The Dreamer’s Manual:
16 Steps to Achieve Your Creative Goals
Step 8: Consult the Oracles
The career decisions you make are important, but you don’t have to make them alone. You can get help from both earlier and later versions of yourself.
The version of you that makes a career decision is your current self, using information within reach, but there was a past you, and there will be a future you, and all three versions should be consulted when making big decisions.
Imagine you are in your twenties and your goal is to dance professionally. You are faced with many important decisions, including:
Should you move away from your mid-sized hometown to pursue your dream in a larger urban market, or should you stay in a smaller market where you can become a “big fish in a small pond?”
It’s a tough decision, because there are pros and cons to both choices. If you’re not sure of what to do, consider the following method to get advice from past and future versions of yourself.
Think back to the initial impetus for your dream. Why did you want to become a dancer when you were younger? What inspired you? Who were your heroes? How did they become dancers? By what age did you imagine you would be a success? Where did you think you would have to live to achieve your dream?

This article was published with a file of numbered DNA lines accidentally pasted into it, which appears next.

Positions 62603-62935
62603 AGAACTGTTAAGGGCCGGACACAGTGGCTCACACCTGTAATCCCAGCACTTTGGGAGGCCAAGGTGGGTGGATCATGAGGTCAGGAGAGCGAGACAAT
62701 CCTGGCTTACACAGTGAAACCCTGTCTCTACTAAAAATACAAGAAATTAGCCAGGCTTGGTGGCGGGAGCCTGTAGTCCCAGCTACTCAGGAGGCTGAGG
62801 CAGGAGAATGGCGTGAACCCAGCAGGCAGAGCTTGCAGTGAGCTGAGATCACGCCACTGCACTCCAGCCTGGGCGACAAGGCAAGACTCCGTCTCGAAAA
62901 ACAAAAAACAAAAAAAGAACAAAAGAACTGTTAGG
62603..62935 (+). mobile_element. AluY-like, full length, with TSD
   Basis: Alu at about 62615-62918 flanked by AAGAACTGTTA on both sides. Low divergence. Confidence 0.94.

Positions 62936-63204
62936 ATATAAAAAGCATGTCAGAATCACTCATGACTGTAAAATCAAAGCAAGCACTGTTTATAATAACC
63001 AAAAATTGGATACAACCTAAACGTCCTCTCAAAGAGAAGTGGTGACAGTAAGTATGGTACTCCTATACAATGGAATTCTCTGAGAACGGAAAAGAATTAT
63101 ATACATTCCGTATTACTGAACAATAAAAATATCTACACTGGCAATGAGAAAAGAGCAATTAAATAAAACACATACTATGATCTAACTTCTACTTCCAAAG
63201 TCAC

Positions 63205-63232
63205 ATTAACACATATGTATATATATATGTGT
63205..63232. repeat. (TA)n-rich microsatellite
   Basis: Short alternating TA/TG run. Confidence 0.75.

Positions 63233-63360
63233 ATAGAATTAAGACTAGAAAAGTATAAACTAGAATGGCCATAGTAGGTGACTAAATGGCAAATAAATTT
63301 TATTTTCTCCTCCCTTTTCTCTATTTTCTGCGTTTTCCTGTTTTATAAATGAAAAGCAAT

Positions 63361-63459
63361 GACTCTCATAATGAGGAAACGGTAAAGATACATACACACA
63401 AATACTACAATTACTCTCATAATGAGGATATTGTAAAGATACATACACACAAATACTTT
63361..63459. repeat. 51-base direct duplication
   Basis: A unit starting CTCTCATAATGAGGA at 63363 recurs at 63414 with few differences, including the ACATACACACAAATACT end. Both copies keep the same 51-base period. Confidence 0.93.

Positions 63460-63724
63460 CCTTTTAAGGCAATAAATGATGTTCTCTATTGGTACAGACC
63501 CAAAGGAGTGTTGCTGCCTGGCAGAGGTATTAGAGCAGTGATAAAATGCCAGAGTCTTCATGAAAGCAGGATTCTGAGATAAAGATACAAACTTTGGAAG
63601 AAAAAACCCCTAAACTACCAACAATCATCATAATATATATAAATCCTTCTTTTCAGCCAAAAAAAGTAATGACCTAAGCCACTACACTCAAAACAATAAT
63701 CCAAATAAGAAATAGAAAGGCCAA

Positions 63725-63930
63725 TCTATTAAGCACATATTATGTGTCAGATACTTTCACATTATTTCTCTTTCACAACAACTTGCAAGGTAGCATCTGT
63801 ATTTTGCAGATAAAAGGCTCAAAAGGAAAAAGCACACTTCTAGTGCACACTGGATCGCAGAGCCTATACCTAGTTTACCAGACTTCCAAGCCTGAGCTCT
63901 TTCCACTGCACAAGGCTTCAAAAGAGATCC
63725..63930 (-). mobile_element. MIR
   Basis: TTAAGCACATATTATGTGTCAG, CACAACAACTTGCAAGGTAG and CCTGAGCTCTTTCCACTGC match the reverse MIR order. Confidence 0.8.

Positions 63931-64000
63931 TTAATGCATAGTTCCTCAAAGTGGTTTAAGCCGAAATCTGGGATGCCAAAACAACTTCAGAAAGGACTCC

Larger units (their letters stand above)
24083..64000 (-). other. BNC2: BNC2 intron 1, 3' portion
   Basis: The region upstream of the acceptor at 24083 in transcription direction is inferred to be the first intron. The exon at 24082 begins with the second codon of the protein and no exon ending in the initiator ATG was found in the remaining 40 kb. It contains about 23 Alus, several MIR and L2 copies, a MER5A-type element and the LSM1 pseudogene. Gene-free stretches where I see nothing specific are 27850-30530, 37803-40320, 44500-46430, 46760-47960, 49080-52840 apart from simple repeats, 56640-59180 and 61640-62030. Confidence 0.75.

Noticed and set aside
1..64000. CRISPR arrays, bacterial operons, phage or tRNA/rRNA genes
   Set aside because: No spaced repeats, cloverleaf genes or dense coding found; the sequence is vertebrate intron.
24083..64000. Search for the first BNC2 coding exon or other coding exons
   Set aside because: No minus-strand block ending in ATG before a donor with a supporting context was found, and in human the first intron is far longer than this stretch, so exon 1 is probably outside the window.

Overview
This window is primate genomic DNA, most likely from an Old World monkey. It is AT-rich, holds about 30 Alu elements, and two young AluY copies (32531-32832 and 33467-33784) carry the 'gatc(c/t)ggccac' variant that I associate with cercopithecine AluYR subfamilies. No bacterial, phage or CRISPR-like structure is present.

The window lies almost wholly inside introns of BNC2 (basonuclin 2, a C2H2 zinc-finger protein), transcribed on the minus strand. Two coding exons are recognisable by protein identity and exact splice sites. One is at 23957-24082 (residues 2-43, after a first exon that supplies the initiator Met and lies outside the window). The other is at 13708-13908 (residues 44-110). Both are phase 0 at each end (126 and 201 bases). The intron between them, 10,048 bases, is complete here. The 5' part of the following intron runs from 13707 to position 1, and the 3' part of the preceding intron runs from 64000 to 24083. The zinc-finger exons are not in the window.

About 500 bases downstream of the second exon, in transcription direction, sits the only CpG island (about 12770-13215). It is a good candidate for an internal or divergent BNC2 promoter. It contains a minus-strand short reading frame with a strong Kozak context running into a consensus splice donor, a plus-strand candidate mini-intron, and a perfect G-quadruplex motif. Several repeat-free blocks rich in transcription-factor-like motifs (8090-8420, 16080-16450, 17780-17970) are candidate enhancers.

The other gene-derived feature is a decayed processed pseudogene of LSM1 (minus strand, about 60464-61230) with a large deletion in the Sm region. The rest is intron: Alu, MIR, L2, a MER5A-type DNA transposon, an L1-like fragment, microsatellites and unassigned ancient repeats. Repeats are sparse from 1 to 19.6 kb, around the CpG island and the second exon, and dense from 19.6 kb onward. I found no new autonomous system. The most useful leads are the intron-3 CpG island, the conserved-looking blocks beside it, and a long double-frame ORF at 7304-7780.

Picture a version of yourself, twenty or thirty years into the future. What choice will you wish you had made in this situation? What sacrifice will have been worth it? What choice will you most likely regret?
The past you will be the most optimistic, and will also have a clear idea of the type of success that will most likely satisfy you. The future you will benefit from the wisdom of experience, and will appreciate the value of realism and compromise. The current you must take both points of view and blend them with your present reality, to find a compromise between your youthful optimism and the wisdom of your life experience.
Moving to a big city to become a dancer will provide more opportunities, but will also mean removing yourself from physical interaction with your loved ones.
Will it be worth it?
The past you imagined you would move to New York or Los Angeles to pursue your career, but the future you will regret the time away from family and friends. Armed with these points of view, the current you might decide to spend a year pursuing your dream in your present location, to see if you can become a big enough fish to obtain career-building opportunities in your home town. If your plan doesn’t work out, you will have given your local scene a fair shot, and will then feel justified by moving to a larger market. This decision will also provide you and your loved ones with a realistic expectation of when you might leave town, so everyone will be prepared for your next move.
Consider the perspectives of your past, future, and current selves when making important career decisions.
Step 8: Consult the oracles